Still, the place felt empty without Chad. Hansen had told me he hadn’t been eating properly. The stress of the environmental activists showing up, I guess.
Later in the afternoon, when I was planning supper, Chad came in. He looked exhausted.
“Sit down,” I urged him. “Have something to eat. There’s still some left over from lunch.”
I was hoping that he wasn’t regretting showing me the cleanup site. I wanted to tell him that he really could trust me.
“This is great. Where did you learn to cook like this?” he asked, surprised.
“I’m not just a pretty face,” I joked. “Who do you think does the cooking at my place? The maid?”
I sat down and had a cup of coffee while he dug into the food.
“I’m trying to think of what to make for supper,” I said.
“Listen, Jill, you don’t have to do this. You’re a guest here. We should be catering to you, instead of the other way around. Don’t spoil these guys.”
“I like spoiling them.”
A frown came over his face. We sat in silence for a few moments. “Chad, why did you put me up in your trailer?” I asked then. “The cook’s room is just off the kitchen here. I could have slept there.”
“So I could keep an eye on you,” he said quietly.
So he did think I couldn’t be trusted around the men!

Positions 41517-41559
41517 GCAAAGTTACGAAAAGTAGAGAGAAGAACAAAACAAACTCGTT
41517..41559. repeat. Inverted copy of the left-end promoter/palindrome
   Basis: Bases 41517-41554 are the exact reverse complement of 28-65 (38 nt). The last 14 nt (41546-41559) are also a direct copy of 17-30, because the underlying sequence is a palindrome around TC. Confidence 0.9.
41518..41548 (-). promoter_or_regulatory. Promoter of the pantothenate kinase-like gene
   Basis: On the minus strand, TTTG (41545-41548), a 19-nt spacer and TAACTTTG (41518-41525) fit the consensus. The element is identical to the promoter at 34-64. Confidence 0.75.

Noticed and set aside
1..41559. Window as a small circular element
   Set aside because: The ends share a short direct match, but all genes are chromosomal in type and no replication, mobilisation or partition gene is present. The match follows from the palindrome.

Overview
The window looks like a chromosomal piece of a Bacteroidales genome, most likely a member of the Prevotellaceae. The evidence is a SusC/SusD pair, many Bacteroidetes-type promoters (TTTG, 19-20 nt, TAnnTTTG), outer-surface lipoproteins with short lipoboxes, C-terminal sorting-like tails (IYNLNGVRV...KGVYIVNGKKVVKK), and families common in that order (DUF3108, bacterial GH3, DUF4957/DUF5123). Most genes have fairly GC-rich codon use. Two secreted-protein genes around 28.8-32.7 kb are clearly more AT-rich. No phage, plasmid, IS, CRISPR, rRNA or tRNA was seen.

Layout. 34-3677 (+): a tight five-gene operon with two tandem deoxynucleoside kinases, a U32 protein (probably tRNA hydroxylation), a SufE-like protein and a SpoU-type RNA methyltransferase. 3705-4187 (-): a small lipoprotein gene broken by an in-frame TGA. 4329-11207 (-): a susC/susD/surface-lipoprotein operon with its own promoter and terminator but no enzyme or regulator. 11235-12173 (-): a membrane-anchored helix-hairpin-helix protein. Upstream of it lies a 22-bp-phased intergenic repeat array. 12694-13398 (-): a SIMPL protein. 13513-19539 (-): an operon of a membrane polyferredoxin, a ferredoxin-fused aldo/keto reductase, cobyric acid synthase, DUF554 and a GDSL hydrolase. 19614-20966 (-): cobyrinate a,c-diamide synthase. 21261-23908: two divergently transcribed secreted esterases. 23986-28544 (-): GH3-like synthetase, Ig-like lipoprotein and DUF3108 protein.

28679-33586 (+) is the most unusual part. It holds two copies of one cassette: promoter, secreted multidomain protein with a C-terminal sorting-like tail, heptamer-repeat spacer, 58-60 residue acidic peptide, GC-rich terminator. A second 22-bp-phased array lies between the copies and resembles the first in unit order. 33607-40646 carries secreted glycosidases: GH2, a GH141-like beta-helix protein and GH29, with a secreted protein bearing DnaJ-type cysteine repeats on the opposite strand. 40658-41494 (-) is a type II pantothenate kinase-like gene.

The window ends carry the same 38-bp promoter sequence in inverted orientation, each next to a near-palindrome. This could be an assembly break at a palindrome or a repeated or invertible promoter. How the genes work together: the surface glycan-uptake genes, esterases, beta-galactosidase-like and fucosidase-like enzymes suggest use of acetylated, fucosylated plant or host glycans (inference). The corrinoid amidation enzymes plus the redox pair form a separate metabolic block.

“Well, that’s hardly flattering,” I said. “Did you think I was going to come on to them all?”
“I did it for your own safety. Jill, these men haven’t had leave for a long time. They haven’t been around a woman in six months.”
“Well, neither have you.”
I remembered Hansen telling me about Chad’s divorce. It must have been painful. What divorce wasn’t? I wanted to console him, but I didn’t even know him. I tried to remember what it was we’d been talking about.
“You’re staying in my trailer, and that’s final, Jill,” Chad said.
I stared at the door after he left. I would’ve given a hundred dollars right then to know what was on his mind.
I made supper that night, but again Chad wasn’t around. I put a plate of food in the fridge with a note for him. Now I was starting to feel like Hansen, looking after him.
I didn’t allow myself to fall asleep that night until I heard Chad come in. Was it my imagination, or did his footsteps linger for a moment by my door? In any case, I fell asleep right after that.